Tuesday, May 12, 2009

Some Fools are Spending Our Money - By Jimmy Petrol

The common take on the Federal spending on infrastructure, health care et al is that it is going to be hard, hard, hard to afford.

Of course, there is only so much “money” to go around, only so many things we can “buy” with our little all. So it is true that to add new things to our national budget means something else has to go, or we start to run up debt we cannot pay.

It is a given, except among the intellectually challenged, that infrastructure has to be repaired, replaced and augmented to accommodate commerce and growth. Without roads, bridges, railroads, airports, levies and damns we would look a lot like the Third-World countries we revile for failing to “pull themselves up by their bootstraps”. Hard to use bootstraps in lieu of a bridge.

Without arguing the merits of universal health care or any other item new on the spending agenda, lets take it from here: at least the infrastructure has to be paid for and it is going to cost a bundle.

What can we stop spending “money” on so that we as a nation can afford to keep having electrical generating plants, canals, fresh water and all the other things that keep us from slipping backwards in terms of our “real” standard of living?

It may come as a surprise to you, but the American appetite for leisure is an expensive appetite. And even more surprising may be the fact that much of what America spends on “leisure” goes wasted and unused. If these luxury items were infrastructure items, they would be called “bridges to nowhere”.

As it is, what Americans, most Americans, do with their time is watch television. The vast majority of American leisure time is spent in front of the tube, scaring itself silly over chartreuse terrorist alerts and the notion that poor Mexicans may sneak across the border and instead of being nice little gardeners working for nothing may actually need repair and upkeep in the way of medical care.

What Americans can well afford to do is stop spending money on anything except televisions.
All the other money we spend on leisure we can spend on something we actually need.

The things that Americans buy but don’t use are expensive; there will be those who cry over lost jobs producing them. Dry your eyes and remember that there will be plenty of jobs creating and repairing infrastructure.

Remembering that Americans work a little, eat a lot and watch television the rest of the time, it is time to retire:
The gym membership, along with all the gym equipment.

Sports equipment like skis that skied once, carbon-fiber tennis rackets gathering dust in the back of the garage and fishing gear that doesn’t catch fish.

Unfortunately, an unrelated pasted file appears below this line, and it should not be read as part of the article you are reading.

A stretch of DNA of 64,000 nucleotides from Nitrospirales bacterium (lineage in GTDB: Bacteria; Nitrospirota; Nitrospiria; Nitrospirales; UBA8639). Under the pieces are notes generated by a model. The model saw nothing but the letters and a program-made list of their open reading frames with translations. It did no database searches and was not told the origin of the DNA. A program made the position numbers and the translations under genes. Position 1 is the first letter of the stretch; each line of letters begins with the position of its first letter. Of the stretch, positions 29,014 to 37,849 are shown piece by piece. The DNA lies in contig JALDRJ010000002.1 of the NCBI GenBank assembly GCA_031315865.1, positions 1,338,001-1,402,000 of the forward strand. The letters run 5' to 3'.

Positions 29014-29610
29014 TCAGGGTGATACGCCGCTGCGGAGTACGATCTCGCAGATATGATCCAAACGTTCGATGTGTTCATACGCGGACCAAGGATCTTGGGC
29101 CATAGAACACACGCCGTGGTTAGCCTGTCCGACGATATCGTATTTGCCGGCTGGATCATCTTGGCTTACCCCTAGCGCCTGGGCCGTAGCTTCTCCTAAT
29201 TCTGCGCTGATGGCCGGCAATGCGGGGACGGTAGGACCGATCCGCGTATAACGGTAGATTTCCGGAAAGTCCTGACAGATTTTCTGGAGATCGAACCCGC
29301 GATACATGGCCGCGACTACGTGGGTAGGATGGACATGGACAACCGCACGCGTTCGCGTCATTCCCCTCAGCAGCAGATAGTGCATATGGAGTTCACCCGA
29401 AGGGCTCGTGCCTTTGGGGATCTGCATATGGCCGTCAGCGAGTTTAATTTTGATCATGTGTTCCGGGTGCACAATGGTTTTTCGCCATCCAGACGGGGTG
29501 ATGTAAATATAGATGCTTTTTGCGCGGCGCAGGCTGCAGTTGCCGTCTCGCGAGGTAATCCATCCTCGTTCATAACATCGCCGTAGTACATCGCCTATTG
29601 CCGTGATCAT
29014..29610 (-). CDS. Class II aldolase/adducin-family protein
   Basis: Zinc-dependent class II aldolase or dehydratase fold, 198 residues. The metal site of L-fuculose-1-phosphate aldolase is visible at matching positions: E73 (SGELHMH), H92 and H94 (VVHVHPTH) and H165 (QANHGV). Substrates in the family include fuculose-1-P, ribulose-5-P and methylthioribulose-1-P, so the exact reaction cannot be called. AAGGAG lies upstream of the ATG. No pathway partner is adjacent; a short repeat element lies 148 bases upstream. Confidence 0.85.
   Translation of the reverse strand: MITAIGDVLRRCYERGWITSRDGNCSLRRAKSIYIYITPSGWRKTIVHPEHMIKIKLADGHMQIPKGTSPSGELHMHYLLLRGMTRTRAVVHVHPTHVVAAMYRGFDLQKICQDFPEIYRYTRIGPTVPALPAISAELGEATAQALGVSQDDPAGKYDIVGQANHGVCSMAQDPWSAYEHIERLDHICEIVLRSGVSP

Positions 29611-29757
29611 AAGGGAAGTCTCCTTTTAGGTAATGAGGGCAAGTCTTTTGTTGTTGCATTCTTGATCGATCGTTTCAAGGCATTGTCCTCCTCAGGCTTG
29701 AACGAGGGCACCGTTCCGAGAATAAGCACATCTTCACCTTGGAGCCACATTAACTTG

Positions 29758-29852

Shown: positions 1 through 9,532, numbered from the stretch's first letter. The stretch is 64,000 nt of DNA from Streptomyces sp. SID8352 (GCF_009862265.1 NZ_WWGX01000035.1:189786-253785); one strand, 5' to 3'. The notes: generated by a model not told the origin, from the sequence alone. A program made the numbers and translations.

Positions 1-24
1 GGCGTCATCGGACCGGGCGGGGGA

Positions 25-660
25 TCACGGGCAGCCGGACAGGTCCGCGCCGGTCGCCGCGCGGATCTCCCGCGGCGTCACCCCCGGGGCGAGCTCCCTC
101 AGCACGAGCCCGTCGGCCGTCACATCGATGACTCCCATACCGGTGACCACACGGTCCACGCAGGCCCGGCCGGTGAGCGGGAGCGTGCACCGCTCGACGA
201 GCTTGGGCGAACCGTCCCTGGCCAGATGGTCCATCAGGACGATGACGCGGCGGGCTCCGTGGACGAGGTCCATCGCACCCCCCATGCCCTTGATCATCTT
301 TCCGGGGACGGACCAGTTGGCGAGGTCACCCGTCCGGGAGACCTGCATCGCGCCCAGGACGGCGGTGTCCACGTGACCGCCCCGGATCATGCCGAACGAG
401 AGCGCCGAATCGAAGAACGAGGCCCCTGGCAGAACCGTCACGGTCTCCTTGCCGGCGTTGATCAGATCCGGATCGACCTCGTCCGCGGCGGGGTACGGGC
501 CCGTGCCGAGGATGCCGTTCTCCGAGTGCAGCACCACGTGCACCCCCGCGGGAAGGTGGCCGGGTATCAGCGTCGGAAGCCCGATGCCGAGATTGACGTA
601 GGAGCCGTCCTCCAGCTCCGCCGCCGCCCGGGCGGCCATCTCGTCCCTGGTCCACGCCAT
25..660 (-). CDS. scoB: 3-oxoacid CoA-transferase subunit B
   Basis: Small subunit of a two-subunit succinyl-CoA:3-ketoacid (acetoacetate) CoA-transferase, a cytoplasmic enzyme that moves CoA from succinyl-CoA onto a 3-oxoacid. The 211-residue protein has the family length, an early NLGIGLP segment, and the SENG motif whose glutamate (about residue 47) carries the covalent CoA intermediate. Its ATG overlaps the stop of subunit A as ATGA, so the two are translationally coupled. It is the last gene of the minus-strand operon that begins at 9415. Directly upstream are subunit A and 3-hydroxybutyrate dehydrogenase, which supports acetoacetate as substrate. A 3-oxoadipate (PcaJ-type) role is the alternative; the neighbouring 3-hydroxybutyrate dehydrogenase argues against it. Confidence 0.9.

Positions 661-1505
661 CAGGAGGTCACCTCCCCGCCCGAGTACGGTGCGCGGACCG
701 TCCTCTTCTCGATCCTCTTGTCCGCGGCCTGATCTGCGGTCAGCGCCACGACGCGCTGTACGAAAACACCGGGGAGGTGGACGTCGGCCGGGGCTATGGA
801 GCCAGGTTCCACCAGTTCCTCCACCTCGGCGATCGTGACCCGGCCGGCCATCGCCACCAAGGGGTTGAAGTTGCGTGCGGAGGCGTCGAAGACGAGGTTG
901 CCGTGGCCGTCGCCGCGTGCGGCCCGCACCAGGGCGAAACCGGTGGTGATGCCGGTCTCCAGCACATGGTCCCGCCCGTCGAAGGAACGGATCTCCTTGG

Boats. American marinas are full of boats that never get used, left rotting in the sun by people who only go out on the water on Memorial Day.

Jet Skis, quads, dirt-bikes and hiking shoes.

Tennis courts, backyard pools.

The list is endless. While Americans like to have a lot of stuff, they don’t like to get out and use it. The “outside” is too hot, too wet, too cold and too real; television and obesity are the new norm; let’s face it and take the money Americans waste on anything but television and spend it on sewers. After all, the toilet is the single most important part of the American infrastructure after the television station and is the only appliance in many American homes that gets as much use as the television and microwave.

It may seem harsh to advocate taking the American paycheck and stealing away the American Prerogative to waste it on whatever we want.

But the reality is that Americans can’t pay for the infrastructure they need; they can’t pay the bill for the water, sewers, bridges and dams they need to keep themselves in a position to continue thumbing their collective noses at the Third World.

It would be a crime to allow them to continue to afford to buy luxury items they never use.

In the American Heyday, the nine-teen fifties, Americans had nice, small houses, one car, one television and only owned sports equipment they actually used. They also paid for infrastructure they needed. It seemed to be ok then to just be well housed, fed, clothed and working at a humane and safe job for enough pat to have a little house, one car, etc.

It’s ok now for Americans to have to pay their way and stop wasting money on “stuff”.

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